Rose Marie Beck
Recently in Zanzibar we wanted to buy cigarettes. We were in the vicinity of the harbour, where after two unsuccessful attempts, I asked a vendor at a stall for Dunhills (1). He also didn’t have any, and told me to go to Darajani, the well known central city’s market with shops of all kinds. But he changed his mind and directed me: Down the street, then turn to the right (2), down that lane where I would see a house with counters like mirrors which we should pass (3), then turn right again at the next corner (4). There, opposite, at the left corner we would find a shop, “kwa Tori” (at the tall guy’s), who would sell Dunhills (5). And off we went.
Down the road.
Turn right at the roundabout
Into the street, to the right, into the harbour’s storage area, coming from the bustling of the main street an almost eerily quiet place.
We walked a bit, to where the lane opens to another roundabout, calm, even silent, but no counters of mirror, no bank, nothing resembling the vendor’s description that we could recognize.
At one point we felt we might have lost direction. Hesitatingly we went on, on the lookout, passed a large fish market on the left, and down there, behind it, the Dhow Harbour, as is pointed out on the tourist map, heading towards a more lively area.
We took a chance, turned right again, into that street with small shops and stalls, and finally, at the corner a heavily grilled shop.
We peered into it and there we found our Dunhills.
But, how come we failed to recognize what was presented to us, in our perception, as an outstanding landmark, a house with windows like mirrors, something we likened, in our minds, to a bank or similar? How come we didn’t lose direction?
Curious to find out where we faltered, we retraced our steps. There we found it: quite a large, stately house with entrance doors and parterre windows coated so as to reflect like mirrors. Looking for it we could see that the house is prominent. Indeed, I had seen the house, yet I hadn’t “seen” the mirrors. In hindsight, could I say that it gave me just enough of a “perhaps…” to keep on walking? But why did the vendor man not tell us about the fish market, or the Dhow Harbour? Or the conspicuous official building (the Technical Department of Zanzibar’s Port Authority) at the front end of the lane? The roundabout? We speculated over a cup of (terrible) coffee:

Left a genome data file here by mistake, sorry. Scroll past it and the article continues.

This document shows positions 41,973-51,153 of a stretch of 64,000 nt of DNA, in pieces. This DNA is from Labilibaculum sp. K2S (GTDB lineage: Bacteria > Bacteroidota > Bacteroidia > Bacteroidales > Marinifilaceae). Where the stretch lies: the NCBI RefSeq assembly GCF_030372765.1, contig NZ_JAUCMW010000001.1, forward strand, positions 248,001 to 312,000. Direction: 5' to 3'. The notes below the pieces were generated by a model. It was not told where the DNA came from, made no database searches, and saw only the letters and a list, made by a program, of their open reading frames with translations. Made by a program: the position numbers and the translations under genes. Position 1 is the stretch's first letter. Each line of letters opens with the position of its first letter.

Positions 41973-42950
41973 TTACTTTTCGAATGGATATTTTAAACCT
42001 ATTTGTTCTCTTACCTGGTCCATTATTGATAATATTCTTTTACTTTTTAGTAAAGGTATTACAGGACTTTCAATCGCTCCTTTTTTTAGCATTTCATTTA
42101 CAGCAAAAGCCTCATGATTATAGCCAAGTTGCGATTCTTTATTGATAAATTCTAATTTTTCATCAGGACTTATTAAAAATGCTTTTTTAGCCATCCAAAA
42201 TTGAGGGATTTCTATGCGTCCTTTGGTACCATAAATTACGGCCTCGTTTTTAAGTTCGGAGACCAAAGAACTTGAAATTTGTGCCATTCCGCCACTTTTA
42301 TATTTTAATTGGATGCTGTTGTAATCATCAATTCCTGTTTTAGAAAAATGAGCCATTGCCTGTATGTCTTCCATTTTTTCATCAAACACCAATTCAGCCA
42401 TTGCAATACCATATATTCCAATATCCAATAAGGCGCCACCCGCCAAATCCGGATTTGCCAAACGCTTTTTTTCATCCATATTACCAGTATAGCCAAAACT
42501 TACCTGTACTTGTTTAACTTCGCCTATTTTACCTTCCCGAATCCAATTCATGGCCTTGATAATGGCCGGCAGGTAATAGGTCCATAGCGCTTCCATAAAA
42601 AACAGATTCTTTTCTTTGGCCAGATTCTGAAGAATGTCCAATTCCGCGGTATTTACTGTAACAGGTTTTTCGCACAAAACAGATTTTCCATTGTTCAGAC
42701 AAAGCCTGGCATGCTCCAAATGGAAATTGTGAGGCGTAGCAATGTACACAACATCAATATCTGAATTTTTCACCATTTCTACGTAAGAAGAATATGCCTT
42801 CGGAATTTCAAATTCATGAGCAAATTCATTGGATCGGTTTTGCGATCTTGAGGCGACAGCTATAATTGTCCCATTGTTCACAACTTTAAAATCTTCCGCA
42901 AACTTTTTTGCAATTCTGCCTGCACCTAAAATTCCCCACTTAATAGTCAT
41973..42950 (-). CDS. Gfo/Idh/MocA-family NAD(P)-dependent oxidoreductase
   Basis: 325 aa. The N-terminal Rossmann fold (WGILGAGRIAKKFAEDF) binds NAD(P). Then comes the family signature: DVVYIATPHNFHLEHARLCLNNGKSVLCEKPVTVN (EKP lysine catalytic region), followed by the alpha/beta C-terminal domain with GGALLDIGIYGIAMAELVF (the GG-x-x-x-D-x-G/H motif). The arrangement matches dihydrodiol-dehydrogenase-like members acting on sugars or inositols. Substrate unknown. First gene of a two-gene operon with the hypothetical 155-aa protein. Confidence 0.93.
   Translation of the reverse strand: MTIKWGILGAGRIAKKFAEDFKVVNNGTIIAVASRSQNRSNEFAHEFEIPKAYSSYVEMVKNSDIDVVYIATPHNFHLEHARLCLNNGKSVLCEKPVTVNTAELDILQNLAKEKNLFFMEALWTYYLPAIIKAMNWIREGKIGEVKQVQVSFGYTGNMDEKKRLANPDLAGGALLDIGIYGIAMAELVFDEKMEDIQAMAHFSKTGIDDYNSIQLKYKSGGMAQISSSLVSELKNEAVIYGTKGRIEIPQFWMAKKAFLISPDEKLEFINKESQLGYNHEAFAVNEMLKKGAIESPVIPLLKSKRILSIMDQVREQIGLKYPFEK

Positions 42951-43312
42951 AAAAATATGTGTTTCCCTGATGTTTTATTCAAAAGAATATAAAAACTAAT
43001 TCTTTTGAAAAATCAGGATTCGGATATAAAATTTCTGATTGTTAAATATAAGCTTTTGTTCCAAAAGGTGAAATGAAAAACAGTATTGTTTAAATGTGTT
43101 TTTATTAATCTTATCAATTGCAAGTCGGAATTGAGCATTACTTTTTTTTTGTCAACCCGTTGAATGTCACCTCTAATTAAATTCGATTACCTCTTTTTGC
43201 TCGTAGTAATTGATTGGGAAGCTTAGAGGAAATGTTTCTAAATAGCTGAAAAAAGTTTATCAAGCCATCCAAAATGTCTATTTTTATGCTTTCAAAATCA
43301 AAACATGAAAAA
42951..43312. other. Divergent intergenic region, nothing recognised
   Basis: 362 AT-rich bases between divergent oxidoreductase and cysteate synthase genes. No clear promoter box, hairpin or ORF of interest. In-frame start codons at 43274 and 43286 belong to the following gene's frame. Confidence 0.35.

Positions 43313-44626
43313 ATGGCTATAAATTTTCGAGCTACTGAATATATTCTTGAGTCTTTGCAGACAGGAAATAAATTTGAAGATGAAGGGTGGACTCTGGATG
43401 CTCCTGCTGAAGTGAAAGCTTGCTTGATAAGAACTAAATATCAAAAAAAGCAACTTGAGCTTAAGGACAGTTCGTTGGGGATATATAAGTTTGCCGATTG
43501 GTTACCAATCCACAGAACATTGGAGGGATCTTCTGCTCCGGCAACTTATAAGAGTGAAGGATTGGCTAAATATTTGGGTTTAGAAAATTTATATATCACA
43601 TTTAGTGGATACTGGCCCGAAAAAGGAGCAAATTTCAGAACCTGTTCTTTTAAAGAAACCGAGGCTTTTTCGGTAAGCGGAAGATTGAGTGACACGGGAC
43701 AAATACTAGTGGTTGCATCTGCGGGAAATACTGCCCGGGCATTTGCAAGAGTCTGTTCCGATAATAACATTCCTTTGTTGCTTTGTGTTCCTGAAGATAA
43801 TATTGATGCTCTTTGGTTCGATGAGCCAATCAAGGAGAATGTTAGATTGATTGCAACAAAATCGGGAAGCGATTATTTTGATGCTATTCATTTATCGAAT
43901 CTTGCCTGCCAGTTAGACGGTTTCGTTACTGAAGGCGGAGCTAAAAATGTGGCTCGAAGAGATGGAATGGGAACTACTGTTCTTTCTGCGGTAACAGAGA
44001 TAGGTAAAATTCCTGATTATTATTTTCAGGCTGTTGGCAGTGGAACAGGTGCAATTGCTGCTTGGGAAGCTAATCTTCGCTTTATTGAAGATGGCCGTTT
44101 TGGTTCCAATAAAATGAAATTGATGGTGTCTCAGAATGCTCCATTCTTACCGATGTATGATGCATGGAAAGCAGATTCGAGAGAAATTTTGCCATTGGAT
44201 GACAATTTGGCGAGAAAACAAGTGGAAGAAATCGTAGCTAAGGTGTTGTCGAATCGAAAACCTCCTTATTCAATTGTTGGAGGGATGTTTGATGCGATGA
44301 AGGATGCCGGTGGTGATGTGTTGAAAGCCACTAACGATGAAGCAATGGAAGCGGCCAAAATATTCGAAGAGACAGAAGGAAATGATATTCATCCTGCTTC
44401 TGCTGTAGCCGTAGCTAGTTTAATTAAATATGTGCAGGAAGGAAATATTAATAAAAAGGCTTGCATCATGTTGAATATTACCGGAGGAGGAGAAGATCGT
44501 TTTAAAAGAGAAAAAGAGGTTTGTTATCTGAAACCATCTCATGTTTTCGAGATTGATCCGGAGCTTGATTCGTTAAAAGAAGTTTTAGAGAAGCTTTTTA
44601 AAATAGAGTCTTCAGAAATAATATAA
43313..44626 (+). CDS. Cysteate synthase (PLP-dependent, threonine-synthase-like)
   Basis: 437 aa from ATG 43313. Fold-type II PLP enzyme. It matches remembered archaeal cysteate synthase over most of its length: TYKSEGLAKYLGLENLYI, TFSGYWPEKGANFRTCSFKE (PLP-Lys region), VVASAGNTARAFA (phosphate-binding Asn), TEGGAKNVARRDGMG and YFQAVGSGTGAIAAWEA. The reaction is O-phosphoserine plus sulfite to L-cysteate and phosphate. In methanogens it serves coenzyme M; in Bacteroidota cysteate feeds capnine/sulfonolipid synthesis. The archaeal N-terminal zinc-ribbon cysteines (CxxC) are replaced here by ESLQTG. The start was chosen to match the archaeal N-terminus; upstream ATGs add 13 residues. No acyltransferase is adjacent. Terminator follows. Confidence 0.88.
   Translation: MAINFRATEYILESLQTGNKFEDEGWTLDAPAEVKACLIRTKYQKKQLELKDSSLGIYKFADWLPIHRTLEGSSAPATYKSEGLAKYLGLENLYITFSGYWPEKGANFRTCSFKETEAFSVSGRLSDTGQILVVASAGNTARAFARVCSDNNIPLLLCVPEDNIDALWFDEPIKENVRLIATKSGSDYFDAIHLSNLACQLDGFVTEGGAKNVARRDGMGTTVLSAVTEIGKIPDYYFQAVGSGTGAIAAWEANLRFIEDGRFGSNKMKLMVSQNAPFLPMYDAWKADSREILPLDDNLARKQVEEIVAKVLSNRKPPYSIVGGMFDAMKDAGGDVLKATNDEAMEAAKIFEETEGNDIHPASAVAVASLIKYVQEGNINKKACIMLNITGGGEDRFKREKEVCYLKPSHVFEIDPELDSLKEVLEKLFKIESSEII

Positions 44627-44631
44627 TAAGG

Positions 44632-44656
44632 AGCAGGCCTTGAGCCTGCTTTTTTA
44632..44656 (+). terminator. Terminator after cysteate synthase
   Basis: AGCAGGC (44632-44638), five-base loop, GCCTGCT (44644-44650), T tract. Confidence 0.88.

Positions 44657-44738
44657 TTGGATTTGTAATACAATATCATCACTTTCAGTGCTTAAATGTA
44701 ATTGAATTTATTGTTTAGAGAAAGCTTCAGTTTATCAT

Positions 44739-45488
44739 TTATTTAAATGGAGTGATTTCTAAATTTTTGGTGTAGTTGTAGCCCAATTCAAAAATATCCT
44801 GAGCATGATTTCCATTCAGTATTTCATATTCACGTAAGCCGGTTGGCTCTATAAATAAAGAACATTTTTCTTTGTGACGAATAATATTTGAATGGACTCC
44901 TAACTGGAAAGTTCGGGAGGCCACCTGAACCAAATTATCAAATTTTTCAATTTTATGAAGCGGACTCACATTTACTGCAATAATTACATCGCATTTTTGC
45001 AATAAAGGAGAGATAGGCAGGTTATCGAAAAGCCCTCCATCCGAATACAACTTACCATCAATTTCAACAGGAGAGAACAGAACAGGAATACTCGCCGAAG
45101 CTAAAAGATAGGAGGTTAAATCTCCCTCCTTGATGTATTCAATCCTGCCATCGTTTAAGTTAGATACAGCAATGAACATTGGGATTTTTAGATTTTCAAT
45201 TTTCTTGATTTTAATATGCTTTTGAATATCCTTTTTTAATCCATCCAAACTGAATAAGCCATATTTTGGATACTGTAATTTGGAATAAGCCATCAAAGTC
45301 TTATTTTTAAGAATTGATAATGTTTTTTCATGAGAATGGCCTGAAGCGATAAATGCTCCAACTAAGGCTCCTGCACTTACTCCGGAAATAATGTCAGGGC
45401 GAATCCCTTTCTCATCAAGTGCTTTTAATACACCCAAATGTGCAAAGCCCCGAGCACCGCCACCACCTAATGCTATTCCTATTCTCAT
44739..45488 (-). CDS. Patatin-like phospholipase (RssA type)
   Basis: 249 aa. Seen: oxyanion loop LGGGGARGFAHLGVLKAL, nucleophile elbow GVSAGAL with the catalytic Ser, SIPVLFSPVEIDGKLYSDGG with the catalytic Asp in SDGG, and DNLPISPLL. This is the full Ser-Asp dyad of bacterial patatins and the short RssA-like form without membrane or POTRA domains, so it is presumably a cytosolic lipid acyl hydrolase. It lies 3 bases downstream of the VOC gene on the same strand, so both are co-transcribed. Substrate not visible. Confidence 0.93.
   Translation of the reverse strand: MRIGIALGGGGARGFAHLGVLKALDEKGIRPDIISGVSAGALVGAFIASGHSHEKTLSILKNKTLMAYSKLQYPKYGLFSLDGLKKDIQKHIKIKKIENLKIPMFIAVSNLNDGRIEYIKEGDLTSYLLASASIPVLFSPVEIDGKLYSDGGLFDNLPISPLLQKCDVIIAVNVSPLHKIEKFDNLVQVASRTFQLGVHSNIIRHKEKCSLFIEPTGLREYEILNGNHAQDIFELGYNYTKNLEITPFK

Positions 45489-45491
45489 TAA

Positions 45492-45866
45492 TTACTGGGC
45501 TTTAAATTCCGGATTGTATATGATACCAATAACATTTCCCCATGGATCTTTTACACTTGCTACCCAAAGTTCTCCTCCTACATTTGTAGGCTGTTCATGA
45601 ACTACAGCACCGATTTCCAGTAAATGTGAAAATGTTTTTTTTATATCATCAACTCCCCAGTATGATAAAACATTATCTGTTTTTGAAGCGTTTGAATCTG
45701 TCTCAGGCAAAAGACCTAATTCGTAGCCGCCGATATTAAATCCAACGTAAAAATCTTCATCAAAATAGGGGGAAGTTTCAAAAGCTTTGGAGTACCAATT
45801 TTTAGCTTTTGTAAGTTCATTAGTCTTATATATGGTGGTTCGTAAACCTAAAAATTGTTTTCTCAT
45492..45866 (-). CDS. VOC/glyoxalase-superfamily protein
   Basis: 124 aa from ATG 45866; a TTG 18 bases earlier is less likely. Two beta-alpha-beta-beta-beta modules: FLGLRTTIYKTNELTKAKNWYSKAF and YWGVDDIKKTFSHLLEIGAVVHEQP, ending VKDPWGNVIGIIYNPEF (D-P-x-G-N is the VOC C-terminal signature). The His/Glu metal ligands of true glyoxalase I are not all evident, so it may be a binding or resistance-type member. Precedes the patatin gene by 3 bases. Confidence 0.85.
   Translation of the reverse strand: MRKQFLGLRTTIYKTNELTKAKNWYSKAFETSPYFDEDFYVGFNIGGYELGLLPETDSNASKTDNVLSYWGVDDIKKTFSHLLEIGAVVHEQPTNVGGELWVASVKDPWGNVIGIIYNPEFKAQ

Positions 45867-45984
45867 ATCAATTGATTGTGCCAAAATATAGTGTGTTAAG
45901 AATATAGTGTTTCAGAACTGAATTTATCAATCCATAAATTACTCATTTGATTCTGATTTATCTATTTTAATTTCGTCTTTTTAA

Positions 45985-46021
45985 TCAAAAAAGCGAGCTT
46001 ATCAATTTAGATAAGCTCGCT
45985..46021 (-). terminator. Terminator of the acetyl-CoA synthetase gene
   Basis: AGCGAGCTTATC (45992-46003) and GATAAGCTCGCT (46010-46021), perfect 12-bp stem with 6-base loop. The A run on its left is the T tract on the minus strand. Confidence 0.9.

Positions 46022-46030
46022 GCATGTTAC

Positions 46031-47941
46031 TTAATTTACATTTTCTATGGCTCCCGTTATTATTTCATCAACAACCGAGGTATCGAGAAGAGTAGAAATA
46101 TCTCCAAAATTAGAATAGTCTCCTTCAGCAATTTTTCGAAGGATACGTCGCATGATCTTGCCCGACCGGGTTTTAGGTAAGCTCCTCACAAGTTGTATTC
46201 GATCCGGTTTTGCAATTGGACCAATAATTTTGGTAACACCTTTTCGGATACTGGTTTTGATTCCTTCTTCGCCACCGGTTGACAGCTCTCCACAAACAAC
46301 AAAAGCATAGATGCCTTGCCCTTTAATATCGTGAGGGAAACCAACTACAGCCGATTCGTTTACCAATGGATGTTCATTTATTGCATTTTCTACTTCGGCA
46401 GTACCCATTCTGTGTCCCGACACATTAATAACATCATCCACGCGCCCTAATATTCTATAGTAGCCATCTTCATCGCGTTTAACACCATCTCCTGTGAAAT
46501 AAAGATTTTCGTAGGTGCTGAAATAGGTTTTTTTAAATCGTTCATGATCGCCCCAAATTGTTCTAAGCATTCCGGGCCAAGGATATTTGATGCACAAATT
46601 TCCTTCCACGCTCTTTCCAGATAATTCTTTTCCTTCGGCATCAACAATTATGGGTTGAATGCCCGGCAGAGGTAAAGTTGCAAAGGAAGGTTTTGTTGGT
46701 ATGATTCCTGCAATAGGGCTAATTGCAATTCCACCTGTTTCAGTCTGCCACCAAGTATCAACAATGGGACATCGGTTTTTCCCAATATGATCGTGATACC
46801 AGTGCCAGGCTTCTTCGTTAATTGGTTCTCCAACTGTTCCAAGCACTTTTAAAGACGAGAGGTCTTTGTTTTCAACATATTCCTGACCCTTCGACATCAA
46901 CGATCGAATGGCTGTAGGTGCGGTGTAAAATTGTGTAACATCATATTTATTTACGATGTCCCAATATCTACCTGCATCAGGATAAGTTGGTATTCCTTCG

The vendor gave us the easiest and clearest way, not the shortest. We saw it on our tourist map, and when we went back and asked him for a street in the middle of Stone Town, Hurumzi, we found our guess confirmed. He (1) told us to go along the seafront and turn into Stone Town either at the big tree (an Indian Gumtree) (2) or at the “big mosque” (Zanzibar’s Friday Mosque) (3). As our hotel was located very close to Hurumzi, I remembered both tree and mosque. And then the vendor, hearing me speak Swahili with a Mombasa accent, must have assumed some local competency on my part. It was clear to him that I would not necessarily know my way about in Zanzibar, but that I would perhaps be able to remember, for example, the name of the shop, would have some idea of mosques and their importance in the cityscape, or could ask for more directions.
Yet we failed to recognize the landmark he gave us, the house with counters like mirrors, or what we somehow associated with counters, a bank, or something like that.
We think that this man attempted to navigate his space on our terms, building on the anticipation of what our space would look like, of what we, as German tourists, could be expected to see: a big house, counters (a bank-like building?), windows of mirror. It seems he didn’t expect us to take notice of a smelly fish market.